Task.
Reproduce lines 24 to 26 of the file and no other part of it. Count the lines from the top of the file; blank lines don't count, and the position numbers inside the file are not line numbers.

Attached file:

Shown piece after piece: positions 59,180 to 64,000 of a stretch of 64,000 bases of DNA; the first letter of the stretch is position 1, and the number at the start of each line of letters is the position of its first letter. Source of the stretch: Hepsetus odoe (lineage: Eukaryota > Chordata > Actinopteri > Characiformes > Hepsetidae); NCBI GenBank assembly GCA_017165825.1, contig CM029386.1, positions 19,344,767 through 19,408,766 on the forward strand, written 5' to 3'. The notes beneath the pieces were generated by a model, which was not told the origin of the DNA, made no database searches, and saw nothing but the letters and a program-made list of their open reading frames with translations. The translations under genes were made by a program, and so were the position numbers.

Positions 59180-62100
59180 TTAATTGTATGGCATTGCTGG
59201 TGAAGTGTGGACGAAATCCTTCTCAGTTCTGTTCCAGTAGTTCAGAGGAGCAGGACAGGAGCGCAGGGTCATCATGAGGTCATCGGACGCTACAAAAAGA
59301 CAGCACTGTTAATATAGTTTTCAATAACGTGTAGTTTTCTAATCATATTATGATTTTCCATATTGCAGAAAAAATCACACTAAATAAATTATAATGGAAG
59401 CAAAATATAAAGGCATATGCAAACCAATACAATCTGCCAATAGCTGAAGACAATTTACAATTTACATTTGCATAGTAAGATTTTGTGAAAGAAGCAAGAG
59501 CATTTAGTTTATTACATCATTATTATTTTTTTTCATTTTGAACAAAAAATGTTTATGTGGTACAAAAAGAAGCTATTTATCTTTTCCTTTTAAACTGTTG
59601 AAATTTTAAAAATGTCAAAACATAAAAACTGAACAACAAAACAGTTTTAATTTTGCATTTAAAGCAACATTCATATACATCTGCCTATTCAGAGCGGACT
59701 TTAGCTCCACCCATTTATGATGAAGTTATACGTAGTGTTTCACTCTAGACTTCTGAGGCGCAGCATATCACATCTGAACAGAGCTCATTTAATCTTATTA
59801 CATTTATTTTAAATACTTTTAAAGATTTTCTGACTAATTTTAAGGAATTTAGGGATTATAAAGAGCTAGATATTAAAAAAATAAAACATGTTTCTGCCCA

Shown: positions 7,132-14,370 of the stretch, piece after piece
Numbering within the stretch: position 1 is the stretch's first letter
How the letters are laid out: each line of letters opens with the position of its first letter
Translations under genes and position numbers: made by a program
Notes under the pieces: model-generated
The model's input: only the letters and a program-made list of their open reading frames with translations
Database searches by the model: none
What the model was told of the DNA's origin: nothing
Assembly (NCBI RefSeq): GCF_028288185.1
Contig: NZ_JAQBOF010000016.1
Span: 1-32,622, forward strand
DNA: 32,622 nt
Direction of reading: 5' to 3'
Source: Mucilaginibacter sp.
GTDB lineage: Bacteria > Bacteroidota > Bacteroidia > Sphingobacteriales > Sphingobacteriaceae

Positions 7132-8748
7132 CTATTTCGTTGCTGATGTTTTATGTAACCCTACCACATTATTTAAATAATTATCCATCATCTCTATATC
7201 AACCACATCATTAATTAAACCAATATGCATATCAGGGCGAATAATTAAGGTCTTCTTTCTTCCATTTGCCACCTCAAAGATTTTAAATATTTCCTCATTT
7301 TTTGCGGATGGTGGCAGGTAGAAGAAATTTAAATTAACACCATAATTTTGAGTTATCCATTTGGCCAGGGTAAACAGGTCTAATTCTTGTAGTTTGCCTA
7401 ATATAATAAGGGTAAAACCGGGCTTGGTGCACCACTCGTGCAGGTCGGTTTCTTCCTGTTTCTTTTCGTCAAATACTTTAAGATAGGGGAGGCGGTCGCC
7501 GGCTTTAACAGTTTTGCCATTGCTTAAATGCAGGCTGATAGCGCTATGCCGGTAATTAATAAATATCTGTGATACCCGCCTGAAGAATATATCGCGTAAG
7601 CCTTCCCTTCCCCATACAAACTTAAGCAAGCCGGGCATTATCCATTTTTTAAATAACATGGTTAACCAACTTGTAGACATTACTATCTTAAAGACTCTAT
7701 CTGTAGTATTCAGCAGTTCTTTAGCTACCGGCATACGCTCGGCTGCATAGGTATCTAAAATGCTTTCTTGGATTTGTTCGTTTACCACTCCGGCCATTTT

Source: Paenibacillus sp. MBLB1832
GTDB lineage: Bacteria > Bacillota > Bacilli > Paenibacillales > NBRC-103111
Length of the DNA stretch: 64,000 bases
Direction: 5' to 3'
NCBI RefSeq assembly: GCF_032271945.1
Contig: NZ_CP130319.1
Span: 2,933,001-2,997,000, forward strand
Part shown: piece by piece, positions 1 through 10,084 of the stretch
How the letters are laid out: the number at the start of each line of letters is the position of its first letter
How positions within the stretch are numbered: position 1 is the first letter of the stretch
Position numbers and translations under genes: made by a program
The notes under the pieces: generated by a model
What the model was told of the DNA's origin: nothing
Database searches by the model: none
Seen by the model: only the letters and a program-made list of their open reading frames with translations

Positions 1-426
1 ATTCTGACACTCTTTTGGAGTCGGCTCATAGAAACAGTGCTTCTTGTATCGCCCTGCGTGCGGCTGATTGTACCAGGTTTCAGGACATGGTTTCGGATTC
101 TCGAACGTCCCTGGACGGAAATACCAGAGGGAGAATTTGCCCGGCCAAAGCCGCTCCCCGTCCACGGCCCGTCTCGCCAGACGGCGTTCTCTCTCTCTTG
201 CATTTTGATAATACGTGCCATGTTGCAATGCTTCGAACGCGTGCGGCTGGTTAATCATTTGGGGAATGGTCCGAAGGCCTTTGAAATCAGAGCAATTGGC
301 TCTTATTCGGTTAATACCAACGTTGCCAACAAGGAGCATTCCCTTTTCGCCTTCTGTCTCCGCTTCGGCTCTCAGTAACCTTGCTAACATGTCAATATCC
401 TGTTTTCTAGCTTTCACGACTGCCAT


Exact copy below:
Source: Mucilaginibacter sp.
GTDB lineage: Bacteria > Bacteroidota > Bacteroidia > Sphingobacteriales > Sphingobacteriaceae

Positions 7132-8748